Top Ten Films of 2013
10. Zero Dark Thirty
A gripping and relatively restrained film considering it’s subject matter. I applaud them for telling this story without any strong punching the air/we got the bastard sentiments.
9. Robot and Frank
This was released with very little fanfare so wasn’t seen by many people but that is okay as it is more of a ‘cup of tea on the sofa on a Sunday afternoon film’ anyway. Rent it.
8. What Maisie Knew
A simple yet heartbreaking film about a small girl caught in the middle of a divorce. It also proved that there was more to Steve Coogan, two weeks after the release of Alan Partridge: Alpha Papa and six months before Philomena.
7. Iron Man 3
Undoubtedly the most fun I have had watching a film this year. The movie Scream took the conventions of its genre and both celebrated and lampooned them. Iron Man 3 does the same thing.
Like About Time, Nebraska has a relationship between a father and a son at its centre but tackles it with an honesty and lightness of touch that Richard Curtis could only dream of.
5. Much Ado About Nothing
Two of my favourite storytellers, William Shakespeare and Joss Whedon, coming together in a way that is just as wonderful as I hoped it could be.
4. Captain Phillips
A relatively straight forward tale told with breathtaking skill by its director and cast. The final scene is just incredible but actually, so is every other scene that comes before it.
3. Les Miserables
Released right at the beginning of 2013, Les Miserables got most of its attention twelve months ago but, even considering the three Oscars and the four BAFTAs, I don’t think it was celebrated enough. It is a simply staggering piece of film making that does something with the musical that could never be achieved on stage.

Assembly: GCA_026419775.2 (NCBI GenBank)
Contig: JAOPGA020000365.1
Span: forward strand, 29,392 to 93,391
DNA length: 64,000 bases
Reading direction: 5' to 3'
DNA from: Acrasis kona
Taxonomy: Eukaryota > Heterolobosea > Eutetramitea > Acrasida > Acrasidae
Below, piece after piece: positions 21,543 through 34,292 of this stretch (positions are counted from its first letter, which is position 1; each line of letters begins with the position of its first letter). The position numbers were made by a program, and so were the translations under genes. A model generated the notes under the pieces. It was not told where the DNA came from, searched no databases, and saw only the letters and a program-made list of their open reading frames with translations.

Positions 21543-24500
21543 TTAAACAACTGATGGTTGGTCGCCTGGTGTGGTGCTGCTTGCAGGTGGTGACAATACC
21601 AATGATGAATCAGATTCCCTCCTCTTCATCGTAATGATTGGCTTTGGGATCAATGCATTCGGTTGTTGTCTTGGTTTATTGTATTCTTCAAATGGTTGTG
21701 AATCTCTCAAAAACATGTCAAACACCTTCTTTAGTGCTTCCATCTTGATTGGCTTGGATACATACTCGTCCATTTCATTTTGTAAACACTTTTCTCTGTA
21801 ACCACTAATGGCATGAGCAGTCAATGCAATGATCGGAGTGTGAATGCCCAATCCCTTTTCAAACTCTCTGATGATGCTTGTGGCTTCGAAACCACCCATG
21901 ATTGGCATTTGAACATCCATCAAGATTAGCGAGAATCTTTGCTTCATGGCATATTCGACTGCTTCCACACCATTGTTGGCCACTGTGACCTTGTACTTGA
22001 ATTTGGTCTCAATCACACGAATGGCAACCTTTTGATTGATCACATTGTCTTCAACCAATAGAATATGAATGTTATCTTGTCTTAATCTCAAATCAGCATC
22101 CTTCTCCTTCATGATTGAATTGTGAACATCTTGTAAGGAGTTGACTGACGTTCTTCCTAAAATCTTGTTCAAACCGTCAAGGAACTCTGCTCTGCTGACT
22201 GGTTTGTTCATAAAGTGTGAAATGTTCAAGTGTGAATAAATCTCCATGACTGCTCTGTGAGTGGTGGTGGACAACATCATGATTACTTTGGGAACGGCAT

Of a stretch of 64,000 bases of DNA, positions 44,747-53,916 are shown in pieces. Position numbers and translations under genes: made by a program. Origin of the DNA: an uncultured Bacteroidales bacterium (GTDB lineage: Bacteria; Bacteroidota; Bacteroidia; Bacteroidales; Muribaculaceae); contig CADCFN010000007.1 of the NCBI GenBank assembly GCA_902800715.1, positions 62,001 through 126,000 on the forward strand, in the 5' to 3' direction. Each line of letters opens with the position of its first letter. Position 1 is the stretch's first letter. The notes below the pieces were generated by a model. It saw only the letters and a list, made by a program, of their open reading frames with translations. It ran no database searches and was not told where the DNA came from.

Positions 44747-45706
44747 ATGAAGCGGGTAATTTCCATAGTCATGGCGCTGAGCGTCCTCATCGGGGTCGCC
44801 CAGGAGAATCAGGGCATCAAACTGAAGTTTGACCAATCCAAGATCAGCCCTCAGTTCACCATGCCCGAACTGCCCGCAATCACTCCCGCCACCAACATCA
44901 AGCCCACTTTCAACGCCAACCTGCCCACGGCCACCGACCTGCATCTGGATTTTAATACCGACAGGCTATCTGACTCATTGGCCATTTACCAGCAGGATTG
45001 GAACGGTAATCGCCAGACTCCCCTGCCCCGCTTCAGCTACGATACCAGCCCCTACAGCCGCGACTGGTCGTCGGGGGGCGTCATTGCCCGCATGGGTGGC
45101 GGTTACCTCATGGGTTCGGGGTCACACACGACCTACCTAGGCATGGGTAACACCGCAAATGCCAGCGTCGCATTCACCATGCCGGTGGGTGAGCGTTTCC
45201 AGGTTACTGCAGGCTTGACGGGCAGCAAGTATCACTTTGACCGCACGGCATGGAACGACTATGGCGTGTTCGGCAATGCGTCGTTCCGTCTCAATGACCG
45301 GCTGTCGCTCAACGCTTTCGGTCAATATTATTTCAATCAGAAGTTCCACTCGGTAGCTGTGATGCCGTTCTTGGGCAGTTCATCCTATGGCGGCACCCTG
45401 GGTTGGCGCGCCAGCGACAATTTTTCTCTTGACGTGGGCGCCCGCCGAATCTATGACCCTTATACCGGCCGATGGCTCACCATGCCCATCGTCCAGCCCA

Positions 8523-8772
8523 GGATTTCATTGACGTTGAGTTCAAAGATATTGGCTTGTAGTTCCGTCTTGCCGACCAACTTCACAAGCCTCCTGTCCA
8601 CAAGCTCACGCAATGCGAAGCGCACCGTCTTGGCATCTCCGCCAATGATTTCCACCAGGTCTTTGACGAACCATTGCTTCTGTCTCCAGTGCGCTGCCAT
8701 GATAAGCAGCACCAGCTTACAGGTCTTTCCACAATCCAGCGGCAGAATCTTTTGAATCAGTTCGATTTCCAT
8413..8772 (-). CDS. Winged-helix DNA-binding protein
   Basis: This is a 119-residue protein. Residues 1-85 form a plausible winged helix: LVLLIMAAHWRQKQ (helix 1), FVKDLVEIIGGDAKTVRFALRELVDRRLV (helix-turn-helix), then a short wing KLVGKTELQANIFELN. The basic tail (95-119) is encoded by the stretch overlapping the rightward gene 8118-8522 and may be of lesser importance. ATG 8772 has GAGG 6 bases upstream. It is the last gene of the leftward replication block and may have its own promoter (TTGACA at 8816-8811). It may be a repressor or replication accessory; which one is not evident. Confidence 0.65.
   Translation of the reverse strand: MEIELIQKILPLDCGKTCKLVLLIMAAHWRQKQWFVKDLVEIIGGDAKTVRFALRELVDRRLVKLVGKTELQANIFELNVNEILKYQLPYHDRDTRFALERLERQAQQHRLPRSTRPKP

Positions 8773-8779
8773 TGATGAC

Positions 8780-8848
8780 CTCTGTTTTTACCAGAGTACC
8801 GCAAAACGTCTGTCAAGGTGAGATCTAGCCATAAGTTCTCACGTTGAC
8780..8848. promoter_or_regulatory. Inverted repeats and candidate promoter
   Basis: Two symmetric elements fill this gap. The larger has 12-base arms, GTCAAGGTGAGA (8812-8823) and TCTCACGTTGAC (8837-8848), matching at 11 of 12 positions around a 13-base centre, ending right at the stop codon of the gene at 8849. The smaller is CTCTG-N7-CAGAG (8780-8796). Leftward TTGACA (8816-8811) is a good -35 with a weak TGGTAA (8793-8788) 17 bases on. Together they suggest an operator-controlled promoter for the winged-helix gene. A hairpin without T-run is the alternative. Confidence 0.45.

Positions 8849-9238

Alfred Hitchock was a genius who knew how to create incredible stories in the medium of film and in Korean director Chan Wook Park he finally has an equal. Park’s Stoker is a generic serial killer movie on the page but in its transfer to the screen it has been become a brilliant, brilliant work of art. This movie is a true cinematic masterpiece.
Just pipping Stoker to the post, my film of the year is Gravity. It has been widely heralded as a visual and technical masterpiece (which it is) but it also has a superb performance from Miss Congeniality and a beautiful poetry that a lot of the reviews seemed to have missed. It is this that will allow it to live on on Bluray, not the special effects.
Honorary mentions for other superb films in contention for my top ten:
Stories We Tell
Thor The Dark World
The Way Way Back
The Bling Ring
Three films that really weren’t as good as they thought they were:
Three films that were fine:
The Hobbit: The Desolation of Smaug
Three films that I think I’m going to like more on a second viewing:
The World’s End
The Great Gatsby
Three things I’ve learnt from watching movies this year:
If you are carrying firearms on slippery surfaces you should keep the safety on. (World War Z)
Everyone appreciates your singing when you are a psychopathic killer with a lethal sword hidden in your shirt. (Only God Forgives)
Writing stuff on your hand means your body can be easily identified in the event of your death. (Welcome to the Punch)
The Worst Three Films of 2013
Cloud Atlas – like a comedy sketch show with all of the wigs and fake noses but with none of the laughs.
Man of Steel – pompous, over confident, loud, amoral and boring.
A Good Day to Die Hard – one of the greatest action franchises in the history of cinema dies, hard!
The One That Got Away
There is always at least one film that I’m particularly keen to see but don’t get a chance. Last year it was The Best Exotic Marigold Hotel. Well, I’m afraid I have let Judy Dench down again this year having failed to catch Philomena.